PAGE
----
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Would a magnetic Newton's Cradle work?
« Reply #7 on: 15/10/2010 23:31:46 »
Some interesting replies so far - thanks Guys (honestly, it's not a test!)

So are we saying that because it would probably only work with steel balls in direct contact, Newton's laws only apply to steel balls in this example because they can pass the shock wave without dispersion (as would not be the case with foam)? I'm happy to be corrected but I don't think that magnetism would equate to foam rubber - although I follow the thinking - and, to me, the magnetic component of a magnetic ball must figure somewhere within its total energy...

My 'Spherical hole in a block of Alluminium" was actually a simplification of the situation I was presented with by someone with a doctorate - he actually wanted a fully-populated printed circuit board in the centre of a solid block and also didn't want any connections passing through either so how the hell it was supposed to work was aparently 'my problem'... I am intrigued as to how a spherical space in the centre of a solid block could be created (we only had CNC milling) - please elaborate (maybe as a new topic?)...

"Newton's Nappy shows Newton's Motions - now there's a title for a Royal Institution Christmas Lecture!!!
 

Offline Geezer

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Would a magnetic Newton's Cradle work?
« Reply #8 on: 16/10/2010 00:25:48 »
I think Syhprum's foam rubber suggestion is a good idea.

Let's consider a really simple Newton's cradle which only has two spheres. What happens is that when the first sphere whacks the second sphere, the first sphere stops dead, and all (well, nearly all) its kinetic energy is transferred to the second sphere.

If you allow them to repel each other with a magnetic field, the first sphere will decelerate while the second sphere accelerates, so only some of the kinetic energy of the first sphere will transfer to the second. The first sphere will keep moving, so both the spheres will be moving at the same time.

You'll see the same effect if you put a compression spring between the spheres, or, a piece of foam rubber.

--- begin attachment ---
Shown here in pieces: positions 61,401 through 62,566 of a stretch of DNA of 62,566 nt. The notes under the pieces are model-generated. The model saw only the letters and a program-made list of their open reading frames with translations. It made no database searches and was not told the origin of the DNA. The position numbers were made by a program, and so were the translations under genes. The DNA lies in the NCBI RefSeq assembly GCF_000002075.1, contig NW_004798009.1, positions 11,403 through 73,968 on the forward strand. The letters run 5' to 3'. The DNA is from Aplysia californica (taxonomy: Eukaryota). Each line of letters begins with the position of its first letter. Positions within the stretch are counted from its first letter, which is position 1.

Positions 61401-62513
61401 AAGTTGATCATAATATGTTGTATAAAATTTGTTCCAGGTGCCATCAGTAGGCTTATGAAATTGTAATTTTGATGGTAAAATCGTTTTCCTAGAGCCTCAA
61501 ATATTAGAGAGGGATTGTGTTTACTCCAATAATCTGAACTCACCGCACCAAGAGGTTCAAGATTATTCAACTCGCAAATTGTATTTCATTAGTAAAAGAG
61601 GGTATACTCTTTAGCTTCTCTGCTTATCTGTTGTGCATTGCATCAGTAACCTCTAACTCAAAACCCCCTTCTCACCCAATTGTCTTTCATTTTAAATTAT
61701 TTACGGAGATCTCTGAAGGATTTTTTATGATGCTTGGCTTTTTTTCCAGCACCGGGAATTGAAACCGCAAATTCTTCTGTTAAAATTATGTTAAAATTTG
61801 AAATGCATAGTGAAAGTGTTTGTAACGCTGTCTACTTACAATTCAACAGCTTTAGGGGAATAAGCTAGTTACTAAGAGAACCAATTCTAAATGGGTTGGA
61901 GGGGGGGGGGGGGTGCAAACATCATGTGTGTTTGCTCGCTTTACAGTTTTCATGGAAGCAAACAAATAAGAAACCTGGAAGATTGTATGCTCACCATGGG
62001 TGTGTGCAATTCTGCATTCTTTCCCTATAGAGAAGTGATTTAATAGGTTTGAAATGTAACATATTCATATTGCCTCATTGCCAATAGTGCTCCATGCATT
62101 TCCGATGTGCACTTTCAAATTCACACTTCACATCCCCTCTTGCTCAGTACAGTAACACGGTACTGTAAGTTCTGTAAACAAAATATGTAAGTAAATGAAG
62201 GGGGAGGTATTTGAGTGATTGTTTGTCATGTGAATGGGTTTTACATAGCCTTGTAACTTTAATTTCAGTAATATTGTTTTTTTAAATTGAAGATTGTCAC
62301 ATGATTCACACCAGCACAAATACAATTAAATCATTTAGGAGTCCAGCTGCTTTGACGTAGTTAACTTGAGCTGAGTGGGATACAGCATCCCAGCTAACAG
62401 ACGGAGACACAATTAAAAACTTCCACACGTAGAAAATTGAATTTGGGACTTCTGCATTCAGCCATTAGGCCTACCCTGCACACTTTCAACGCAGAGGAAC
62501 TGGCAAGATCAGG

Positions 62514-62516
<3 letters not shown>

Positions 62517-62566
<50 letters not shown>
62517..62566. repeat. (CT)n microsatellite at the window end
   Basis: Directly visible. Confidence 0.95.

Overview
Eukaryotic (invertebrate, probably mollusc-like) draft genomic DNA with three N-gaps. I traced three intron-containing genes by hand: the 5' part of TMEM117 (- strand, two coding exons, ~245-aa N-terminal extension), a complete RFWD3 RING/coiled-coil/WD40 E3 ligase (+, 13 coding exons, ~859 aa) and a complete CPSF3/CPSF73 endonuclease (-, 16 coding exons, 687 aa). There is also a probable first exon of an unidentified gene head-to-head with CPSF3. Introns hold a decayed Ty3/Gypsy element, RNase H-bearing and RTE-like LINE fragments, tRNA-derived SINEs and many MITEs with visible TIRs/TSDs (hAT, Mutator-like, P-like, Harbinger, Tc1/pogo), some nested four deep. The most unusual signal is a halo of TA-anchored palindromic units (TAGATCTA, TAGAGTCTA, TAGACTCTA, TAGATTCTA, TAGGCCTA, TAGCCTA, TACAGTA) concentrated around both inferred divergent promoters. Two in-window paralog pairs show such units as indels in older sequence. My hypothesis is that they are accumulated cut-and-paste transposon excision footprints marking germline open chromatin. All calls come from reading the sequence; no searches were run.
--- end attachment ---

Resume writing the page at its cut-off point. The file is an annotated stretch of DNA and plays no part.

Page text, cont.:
Offline duncan_a

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Would a magnetic Newton's Cradle work?
« Reply #9 on: 16/10/2010 19:59:01 »
Ok, I'll buy that.

If we think of a two ball cradle, with the second ball fixed, then the first ball would be deccelerating (exponentiall?) as it approached the opposing magnetic field - is that correct? - and presumably would accelerate at the same rate if the poles of the fixed ball were reversed to give attraction? If the clamped ball was released at the exact moment of contact then how far would the two balls swing? Would the kinetic energy within the combined pair be equal to the kinetic energy of the lone ball at the moment of impact or what?

This has raised another thought in my mind - if one is over the North magnetic pole of the earth and drop a bar magnet north pole downwards, at what point in its fall will it flip - is it fixed or dependent upon the velovity of the falling magnet? - e.g. if dropped from a great height it would be moving faster than if from shoulder height so would, flip closer to the earth's surface?

Oh, the burden of an enquiring mind on others...
 

Offline Geezer

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Would a magnetic Newton's Cradle work?
« Reply #10 on: 16/10/2010 21:07:21 »
Ok, I'll buy that.

If we think of a two ball cradle, with the second ball fixed, then the first ball would be deccelerating (exponentiall?) as it approached the opposing magnetic field - is that correct? - and presumably would accelerate at the same rate if the poles of the fixed ball were reversed to give attraction? If the clamped ball was released at the exact moment of contact then how far would the two balls swing? Would the kinetic energy within the combined pair be equal to the kinetic energy of the lone ball at the moment of impact or what?

This has raised another thought in my mind - if one is over the North magnetic pole of the earth and drop a bar magnet north pole downwards, at what point in its fall will it flip - is it fixed or dependent upon the velovity of the falling magnet? - e.g. if dropped from a great height it would be moving faster than if from shoulder height so would, flip closer to the earth's surface?

Oh, the burden of an enquiring mind on others...